Compensation trends may come and go, but when it comes to talent attraction and retention, ignoring variable compensation could be costly.

Increased Engagement: Aligning individual goals with company objectives fosters a sense of ownership and commitment. Connecting variable compensation with job performance gives supervisors and employees one more touchpoint, and any engagement effort can contribute to job satisfaction and reduce the risk of “quiet quitting.”

Improved Performance: The potential for higher earnings can incentivize employees to exceed expectations and drive better results.

Cost-Effectiveness: Variable pay rewards performance, not simply time spent, potentially leading to cost savings for the organization since if the company or individual does not perform, then the variable pay is reduced or not paid at all. In other words, the costs are not fixed. Conversely if the plan is well designed, the results being rewarded are typically helping to fund the incentives paid.

Variable Compensation Examples

Salesforce: A pioneer in cloud-based CRM, Salesforce offers a robust variable compensation program. Sales reps earn commissions based on exceeding individual and team sales quotas. Some employees are also offered equity compensation packages designed to encourage employees to stay in their positions.

EY: The global professional services firm implements a variable compensation program that considers individual, team, and firm-wide performance metrics. This multi-layered approach motivates employees at all levels to contribute to the organization's overall success.

Building a Variable Compensation Program

Implementing a variable compensation program requires careful planning and consideration that can be broken down into four main steps.

Four Essential Steps:

  1. Define your goals: New programs are most likely to succeed when they are driven by goals, rather than developed as a reactive response to a new trend. What do you hope to achieve with the program? Applicable goals may include boosting sales, improving productivity, increasing profits, , increasing customer satisfaction, and driving innovation. These measures ideally should link back to a company’s business strategy or operating plan.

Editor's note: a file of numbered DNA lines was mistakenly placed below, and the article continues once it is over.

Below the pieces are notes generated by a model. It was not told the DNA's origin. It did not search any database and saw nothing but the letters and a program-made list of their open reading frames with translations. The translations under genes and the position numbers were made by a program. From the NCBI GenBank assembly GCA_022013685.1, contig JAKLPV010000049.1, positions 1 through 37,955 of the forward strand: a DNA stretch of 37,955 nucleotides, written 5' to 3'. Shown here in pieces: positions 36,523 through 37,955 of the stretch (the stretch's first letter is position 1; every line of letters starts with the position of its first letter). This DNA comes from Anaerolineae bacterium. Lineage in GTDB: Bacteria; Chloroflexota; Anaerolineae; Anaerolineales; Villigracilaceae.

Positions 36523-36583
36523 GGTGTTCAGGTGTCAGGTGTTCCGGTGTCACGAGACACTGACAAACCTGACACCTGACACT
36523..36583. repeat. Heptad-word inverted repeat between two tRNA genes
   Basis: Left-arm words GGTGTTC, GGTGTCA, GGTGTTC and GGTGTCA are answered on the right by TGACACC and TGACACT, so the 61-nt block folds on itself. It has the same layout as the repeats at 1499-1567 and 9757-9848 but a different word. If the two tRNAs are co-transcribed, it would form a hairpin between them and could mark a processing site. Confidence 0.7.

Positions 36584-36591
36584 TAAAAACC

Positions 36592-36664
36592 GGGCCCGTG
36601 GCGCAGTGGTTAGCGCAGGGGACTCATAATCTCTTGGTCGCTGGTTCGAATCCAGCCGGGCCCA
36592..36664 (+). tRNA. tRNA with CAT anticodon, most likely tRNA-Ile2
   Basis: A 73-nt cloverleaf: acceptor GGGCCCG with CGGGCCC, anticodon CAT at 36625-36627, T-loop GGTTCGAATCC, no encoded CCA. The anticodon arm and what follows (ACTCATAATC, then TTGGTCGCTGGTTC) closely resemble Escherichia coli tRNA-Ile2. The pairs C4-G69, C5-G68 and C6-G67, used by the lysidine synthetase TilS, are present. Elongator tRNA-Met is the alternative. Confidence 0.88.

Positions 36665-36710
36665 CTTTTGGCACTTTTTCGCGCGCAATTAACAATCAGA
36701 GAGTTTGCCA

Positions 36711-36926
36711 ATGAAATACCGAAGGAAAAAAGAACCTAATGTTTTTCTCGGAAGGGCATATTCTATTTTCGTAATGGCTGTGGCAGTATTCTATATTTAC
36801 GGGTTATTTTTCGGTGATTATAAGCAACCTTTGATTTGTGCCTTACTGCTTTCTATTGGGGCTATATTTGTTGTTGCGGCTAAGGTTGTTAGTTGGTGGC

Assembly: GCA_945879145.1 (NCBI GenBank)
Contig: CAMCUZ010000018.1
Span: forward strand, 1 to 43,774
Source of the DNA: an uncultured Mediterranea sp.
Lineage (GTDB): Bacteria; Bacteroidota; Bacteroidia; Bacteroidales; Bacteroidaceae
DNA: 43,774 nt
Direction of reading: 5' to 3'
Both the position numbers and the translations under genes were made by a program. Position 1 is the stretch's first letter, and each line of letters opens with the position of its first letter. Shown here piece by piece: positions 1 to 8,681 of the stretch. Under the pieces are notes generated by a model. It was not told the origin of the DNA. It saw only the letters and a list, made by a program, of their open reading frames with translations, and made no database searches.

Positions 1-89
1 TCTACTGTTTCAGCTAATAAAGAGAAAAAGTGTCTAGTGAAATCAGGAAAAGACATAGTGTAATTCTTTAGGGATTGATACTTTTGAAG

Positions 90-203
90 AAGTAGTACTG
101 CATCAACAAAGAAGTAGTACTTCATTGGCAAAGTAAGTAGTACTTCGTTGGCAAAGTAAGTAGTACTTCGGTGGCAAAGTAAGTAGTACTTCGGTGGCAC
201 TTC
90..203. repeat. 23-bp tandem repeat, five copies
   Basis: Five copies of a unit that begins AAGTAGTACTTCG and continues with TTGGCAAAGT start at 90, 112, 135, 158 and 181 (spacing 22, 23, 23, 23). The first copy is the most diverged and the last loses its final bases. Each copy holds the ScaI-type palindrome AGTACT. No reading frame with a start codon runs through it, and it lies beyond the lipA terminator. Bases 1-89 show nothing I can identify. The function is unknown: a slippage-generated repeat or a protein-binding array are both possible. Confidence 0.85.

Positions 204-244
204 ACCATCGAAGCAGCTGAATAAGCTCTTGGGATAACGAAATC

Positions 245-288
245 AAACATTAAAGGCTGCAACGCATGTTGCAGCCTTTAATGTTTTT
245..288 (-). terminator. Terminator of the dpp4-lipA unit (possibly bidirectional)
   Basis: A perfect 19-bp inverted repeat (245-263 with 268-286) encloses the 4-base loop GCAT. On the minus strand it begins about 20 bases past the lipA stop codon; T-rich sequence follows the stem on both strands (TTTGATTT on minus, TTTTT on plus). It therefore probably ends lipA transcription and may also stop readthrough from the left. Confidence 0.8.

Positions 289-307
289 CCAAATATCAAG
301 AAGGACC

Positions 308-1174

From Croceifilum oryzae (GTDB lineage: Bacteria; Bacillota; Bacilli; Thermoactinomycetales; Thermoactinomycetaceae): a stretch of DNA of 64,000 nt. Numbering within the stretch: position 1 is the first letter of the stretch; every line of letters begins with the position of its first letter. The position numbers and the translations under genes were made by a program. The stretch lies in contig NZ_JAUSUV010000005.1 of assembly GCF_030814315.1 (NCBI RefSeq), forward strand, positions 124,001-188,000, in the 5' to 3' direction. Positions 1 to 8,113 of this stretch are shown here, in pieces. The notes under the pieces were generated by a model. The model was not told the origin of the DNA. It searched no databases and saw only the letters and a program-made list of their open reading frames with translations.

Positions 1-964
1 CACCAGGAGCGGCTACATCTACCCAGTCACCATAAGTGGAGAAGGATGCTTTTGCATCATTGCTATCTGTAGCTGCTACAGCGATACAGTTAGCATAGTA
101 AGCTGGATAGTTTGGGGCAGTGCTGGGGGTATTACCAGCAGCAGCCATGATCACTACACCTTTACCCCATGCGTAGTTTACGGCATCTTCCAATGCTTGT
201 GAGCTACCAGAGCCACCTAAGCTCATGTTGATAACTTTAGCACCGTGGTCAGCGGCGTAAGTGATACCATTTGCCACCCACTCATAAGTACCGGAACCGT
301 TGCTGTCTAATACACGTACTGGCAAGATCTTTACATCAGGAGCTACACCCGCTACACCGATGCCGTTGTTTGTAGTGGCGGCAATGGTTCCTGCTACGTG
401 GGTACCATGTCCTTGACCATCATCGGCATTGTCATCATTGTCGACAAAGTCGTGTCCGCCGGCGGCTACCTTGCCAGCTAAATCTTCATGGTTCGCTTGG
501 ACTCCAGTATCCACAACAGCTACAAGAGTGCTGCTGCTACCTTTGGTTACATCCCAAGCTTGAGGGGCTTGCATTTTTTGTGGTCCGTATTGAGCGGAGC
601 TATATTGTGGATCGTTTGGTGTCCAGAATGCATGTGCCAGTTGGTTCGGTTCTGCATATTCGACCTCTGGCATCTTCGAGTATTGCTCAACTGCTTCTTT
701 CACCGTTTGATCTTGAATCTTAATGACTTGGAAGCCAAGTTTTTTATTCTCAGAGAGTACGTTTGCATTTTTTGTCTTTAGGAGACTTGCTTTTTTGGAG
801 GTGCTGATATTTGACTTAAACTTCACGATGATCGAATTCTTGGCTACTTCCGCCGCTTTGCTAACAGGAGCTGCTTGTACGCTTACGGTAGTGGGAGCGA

2. Choose performance metrics: You have a goal, now it’s time to measure the results relative to those stated objectives. Performance indicators relevant to your organizational structure must be reviewed at regularly scheduled intervals. This gives employees a chance to step up their performance to reach the incentive target. It also allows supervisors and employers to evaluate the motivational effectiveness of the chosen rewards.
  3. Create pay structure transparency: Establish clear and fair rules for calculating and distributing variable pay.
  4. Communicate the program effectively: Clearly explain the program details to employees and address any concerns or questions. In addition to any one-on-one or group discussions about your variable compensation program, the above details should be documented so both employees and employers are equipped to hold one another accountable.

Variable compensation, when implemented thoughtfully, can be a powerful tool for driving performance, enhancing employee engagement, and attracting and retaining top talent. However, it requires careful planning, clear communication, and ongoing evaluation to ensure its effectiveness. By understanding its core principles and leveraging real-world examples, you can craft a variable compensation program that aligns with your business goals and fuels your organization's success.